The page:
Sunday, September 30, 2007

A Word (or 76) on Politics

In the past few months I've noticed a trend. Every organization I'm involved with, from writing to sports to politics... is going through some kind of strife. Flux. Change. And uncomfortable change at that.

Poetry Society of America Rocked By Scandal
Take NRHA Back (this one makes me laugh because it should be Take Back NRHA... they way they have written it.. it's like taking the association back behind the bike racks after school...)
British Columbia Association of Magazine Publishers has a 'labor dispute'
The Old Guard is leaving PWAC, and doesn't want to be called Old Guard anyways...

From member revolts to long-time members bowing out (but not without sending out emails pointing out all the faults and missteps of the org) to talk of labour disputes and conflicts of interest.

And I don't like it. For all my redheadedness, all my talk, I'm really not a fan of conflict. I want people to come together, discuss their differences and find resolutions that leave everyone happy. But that's in my head, not out in the real world.

By nature, I trust the machine. I tend to put a bit more faith in the structure of the organization, if only for the simple reason that you (as a member) have the ability to hold people in the organization accountable for their actions. Whereas the members, especially the ones manning the guns to fuel the revolt, can do whatever they want and be hold unaccountable. In fact, I personally have been threatened (physically and with lawsuites), had rumours started about me and my family, and had several people man a campaign to get me "fired" as a freelancer for a magazine. Why? Oh, I criticized a decision ... about a horse show... for some people horses = religion.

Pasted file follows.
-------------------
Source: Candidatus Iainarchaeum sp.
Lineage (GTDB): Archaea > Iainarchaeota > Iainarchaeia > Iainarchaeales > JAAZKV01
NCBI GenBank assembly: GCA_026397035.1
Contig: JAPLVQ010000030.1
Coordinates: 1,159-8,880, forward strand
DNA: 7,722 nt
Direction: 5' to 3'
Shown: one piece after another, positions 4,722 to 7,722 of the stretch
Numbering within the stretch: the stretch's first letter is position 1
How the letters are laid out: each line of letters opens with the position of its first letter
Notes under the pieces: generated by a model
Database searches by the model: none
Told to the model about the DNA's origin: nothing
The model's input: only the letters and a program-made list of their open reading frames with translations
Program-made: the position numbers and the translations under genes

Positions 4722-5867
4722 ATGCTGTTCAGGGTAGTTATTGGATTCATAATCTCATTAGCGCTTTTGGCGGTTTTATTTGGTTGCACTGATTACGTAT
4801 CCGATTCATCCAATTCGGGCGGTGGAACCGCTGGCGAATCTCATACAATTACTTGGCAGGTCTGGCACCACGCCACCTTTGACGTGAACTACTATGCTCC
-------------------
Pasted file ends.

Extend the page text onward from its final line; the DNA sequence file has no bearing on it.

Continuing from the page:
However, I have to check myself. Not every association is acting in the best interests of the members. The often repeated "volunteer" excuse, "We shouldn't be too hard on him, he's a volunteer", doesn't hold water if the person in question is not acting appropriately or taking liberties.

What does this have to do with writing?

If you join a professional writers association it can be tempting to a) volunteer to help run the joint or b) stick your head in the sand and ignore.

I think you should do a bit of both.

Volunteers get tired easily. Volunteer to help out with a few small details.

People always want to initiate the newbies. Take every opinion with a big, huge grain of salt. Ignore them if you can. Or go one step further and make friends with others in the organization who eschew the politics.

The trap you can get caught up in, is being the writer who will write about the politics of an organization. No one really likes that writer. But someone has to man the communications committee who actually knows how to put words in the right order. I did that for two years. Funny thing was... several of the members didn't like me because I was part of the machine. And many of the board members didn't like me because I spoke out in meetings on behalf of the members.

Then you have to be careful about not getting too close to a story you are covering. I realized this year that I was being hampered in my efforts to report on issues in one association because I volunteered with them. Big red flag. I finished up my time with them and gave my notice.

I hate to recommend not volunteering, but there are usually many opportunities down in the dirt that can allow you to help out without getting involved politically.

And that's all I've got to say about that.

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